Isle of Man TT 2: Ride on the Edge Review

Isle of Man TT 2: Ride on the Edge Review

 Isle of Man TT 2: Ride on the Edge Review (Xbox One, PS4, PC)

The majority of road racing fans were left with a bitter sweet taste after the release of the first Isle of Man TT game. Whilst the course was replicated beautifully, everything else was for the most part disappointing. The AI was fresh out of Road Rash, the bike handling erratic (to be polite!) and a lack of any follow up DLC (other than the side cars).

When Kylotonn announced that a sequel was on its way, they were initially met with doubt – even though we were all secretly excited and hopeful they would fix the wrongs of the first game. 

To find out if they’ve succeeded, we’ve spent the last week getting to grips with all the game has to offer.


As this is the thing most people were concerned about, we will start here first. From the moment you set off, it’s clear that the games mechanics have been totally overhauled. It takes a little bit of getting used to. The bike will move around much more beneath you and can feel almost a little twitchy at times. Overall, the physics are a huge step in the right direction though somehow still lacks the finesse that the Milestone team have achieved with the Ride series. The quicker you move the easier the bike is to control, but slow first gear corners such as Governors Bridge don’t feel natural at all. 

The game offers a plethora of options to adjust how the game responds to your inputs and the environment. You can adjust various levels of traction control, wheelie control and ABS along with things such as a guided racing line and braking assists. We like to keep things as real as possible, so spent most of our time geared more towards the simulation side of things.

Despite the flaws it still has, Ride on the Edge 2 is an unprecedented step in the right direction.

Game play:

TT Isle of Man 2: Ride on the Edge offers plenty to do. Clearly, the main challenge is learning and improving your time around the infamous mountain course. However, on the back of the main event there is a well fleshed out career mode, free roam mode and an online mode.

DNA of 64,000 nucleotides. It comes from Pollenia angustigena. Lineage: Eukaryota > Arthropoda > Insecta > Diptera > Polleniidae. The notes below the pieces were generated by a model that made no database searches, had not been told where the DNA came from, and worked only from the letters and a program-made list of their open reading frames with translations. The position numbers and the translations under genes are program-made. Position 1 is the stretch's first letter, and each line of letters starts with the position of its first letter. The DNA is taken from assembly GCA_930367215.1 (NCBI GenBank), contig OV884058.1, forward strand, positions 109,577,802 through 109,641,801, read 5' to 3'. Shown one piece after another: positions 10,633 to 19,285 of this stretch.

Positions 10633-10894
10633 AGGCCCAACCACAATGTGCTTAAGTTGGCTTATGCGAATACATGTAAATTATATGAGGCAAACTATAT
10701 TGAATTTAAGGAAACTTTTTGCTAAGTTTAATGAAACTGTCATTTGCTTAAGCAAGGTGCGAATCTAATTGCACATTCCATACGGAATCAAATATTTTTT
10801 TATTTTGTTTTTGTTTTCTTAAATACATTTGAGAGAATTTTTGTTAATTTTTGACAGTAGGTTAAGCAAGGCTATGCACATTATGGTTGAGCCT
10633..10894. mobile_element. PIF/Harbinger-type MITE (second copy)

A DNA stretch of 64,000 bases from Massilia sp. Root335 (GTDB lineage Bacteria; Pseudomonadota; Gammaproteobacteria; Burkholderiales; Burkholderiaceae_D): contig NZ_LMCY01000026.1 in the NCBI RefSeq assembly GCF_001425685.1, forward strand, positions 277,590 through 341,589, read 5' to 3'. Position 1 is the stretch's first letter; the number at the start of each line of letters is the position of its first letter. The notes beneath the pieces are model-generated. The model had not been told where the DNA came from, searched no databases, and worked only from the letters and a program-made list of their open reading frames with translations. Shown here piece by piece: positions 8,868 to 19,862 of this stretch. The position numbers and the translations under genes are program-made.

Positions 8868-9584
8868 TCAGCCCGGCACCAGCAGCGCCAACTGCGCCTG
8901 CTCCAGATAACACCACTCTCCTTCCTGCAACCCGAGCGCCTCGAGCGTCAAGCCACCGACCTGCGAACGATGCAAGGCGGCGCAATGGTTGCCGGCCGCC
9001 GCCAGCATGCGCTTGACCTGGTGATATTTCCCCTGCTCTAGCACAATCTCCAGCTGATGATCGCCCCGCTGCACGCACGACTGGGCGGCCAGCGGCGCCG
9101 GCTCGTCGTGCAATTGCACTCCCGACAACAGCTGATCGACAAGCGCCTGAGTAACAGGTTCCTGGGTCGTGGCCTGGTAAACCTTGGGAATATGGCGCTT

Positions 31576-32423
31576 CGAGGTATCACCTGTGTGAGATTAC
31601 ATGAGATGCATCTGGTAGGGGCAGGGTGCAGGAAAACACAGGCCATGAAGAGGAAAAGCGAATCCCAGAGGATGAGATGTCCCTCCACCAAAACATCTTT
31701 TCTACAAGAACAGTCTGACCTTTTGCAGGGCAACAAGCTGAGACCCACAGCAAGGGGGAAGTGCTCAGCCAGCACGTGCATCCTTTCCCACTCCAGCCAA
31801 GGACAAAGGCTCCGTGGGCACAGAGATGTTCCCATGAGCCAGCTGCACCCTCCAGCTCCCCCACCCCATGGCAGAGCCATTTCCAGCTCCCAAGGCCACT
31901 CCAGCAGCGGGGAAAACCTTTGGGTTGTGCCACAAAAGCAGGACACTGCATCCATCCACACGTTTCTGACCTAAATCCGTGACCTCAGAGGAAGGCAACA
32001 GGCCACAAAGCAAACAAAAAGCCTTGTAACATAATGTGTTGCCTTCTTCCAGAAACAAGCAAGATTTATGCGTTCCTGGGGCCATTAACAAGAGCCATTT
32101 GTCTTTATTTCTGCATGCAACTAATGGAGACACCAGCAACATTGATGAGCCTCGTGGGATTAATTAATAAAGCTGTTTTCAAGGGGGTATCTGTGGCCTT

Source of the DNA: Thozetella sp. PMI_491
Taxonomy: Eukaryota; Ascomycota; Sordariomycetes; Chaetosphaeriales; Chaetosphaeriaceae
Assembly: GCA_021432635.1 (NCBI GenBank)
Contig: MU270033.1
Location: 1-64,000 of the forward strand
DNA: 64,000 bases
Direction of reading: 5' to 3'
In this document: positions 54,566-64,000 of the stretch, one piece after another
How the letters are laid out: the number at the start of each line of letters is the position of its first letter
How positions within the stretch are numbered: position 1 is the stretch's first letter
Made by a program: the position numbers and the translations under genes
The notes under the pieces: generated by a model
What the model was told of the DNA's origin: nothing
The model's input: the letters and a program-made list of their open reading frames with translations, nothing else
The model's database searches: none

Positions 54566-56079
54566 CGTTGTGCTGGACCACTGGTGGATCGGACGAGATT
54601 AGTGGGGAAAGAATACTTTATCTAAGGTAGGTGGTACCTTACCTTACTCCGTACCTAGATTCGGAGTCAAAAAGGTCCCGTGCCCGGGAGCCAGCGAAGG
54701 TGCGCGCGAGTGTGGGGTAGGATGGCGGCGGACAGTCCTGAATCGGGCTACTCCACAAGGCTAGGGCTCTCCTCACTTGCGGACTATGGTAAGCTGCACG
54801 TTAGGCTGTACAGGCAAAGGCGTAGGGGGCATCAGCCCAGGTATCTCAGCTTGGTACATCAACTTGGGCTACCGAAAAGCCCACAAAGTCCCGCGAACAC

The career mode basically consists of obtaining enough signatures and experience to compete in the Isle of Man TT at the end of the season. Along the way, you’ll get to enjoy racing in the Junior and Classic TT along with a host of real world inspired circuits. Sadly, the courses have just had parts borrowed from the real world circuits You won’t find any North West 200 or Southern 100 races here. If you want the best experience in the game, you will need to progress through the career mode to unlock all of the performance modifications for the bikes.

The free roam mode isn’t quite as exciting as it sounds. You’ll find yourself exploring the countryside and perfecting your skills while beating your own set challenges such as point to point times or top speed records. There’s certainly hints of the Forza Horizon series, however the lack of other players or NPC’s in the free roam area meant it dried up pretty quickly for us.

Lastly, the online element. We didn’t delve too deeply into it. It is basically the arcade mode only with other players in lieu of AI. We mostly struggled to find a decent session and almost always people would quit earlier if they were loosing. This may improve with time as more people start to play the game, though for now we would recommend sticking to single player unless you have a group of friends that will play full races with you without backing out early.

The Bikes:

We’re pleased to inform Isle of Man TT 2  Ride on the Edge offers an impressive selection of beautifully recreated bikes. You’ll find offerings from the Superbike and Supersport classes along with the much anticipated Classic bikes. We’ve captured a few of our favourites below. 

No sidecars this time, not that we mind to much. Though, we would have liked more choice in the Classic bikes section. There’s no Joey Dunlop SP1, No David Jefferies GSXR or other iconic bikes. We would have loved the JPS livery for the Rotary Norton, but Steve Hislop’s “White Charger” is a welcome substitution. Fingers crossed Kylotonn will provide us with additional DLC bikes further down the road.

Graphics and Sound:

The game looks and sounds beautiful and authentic. The bike engine noises, progressive wind noise,  chatter from the grandstand Tannoy system and cheering crowd all sound genuine and authentic. The TT circuit has been lovingly recreated and looks fantastic from every angle. Even subtle details that are in the distance and out of sight are included. The game also has dynamic weather, so it’s not uncommon for the circuit to suddenly cloud over mid-race.

Closing thoughts:

Although a solid improvement on the first game, it isn’t without it’s flaws. If your willing to forgive them there’s a lot of fun to be had with Isle of Man TT 2: Ride on the Edge. Due to the 2020 Isle of Man TT being cancelled, this is probably your best option if you have a TT itch that needs scratching.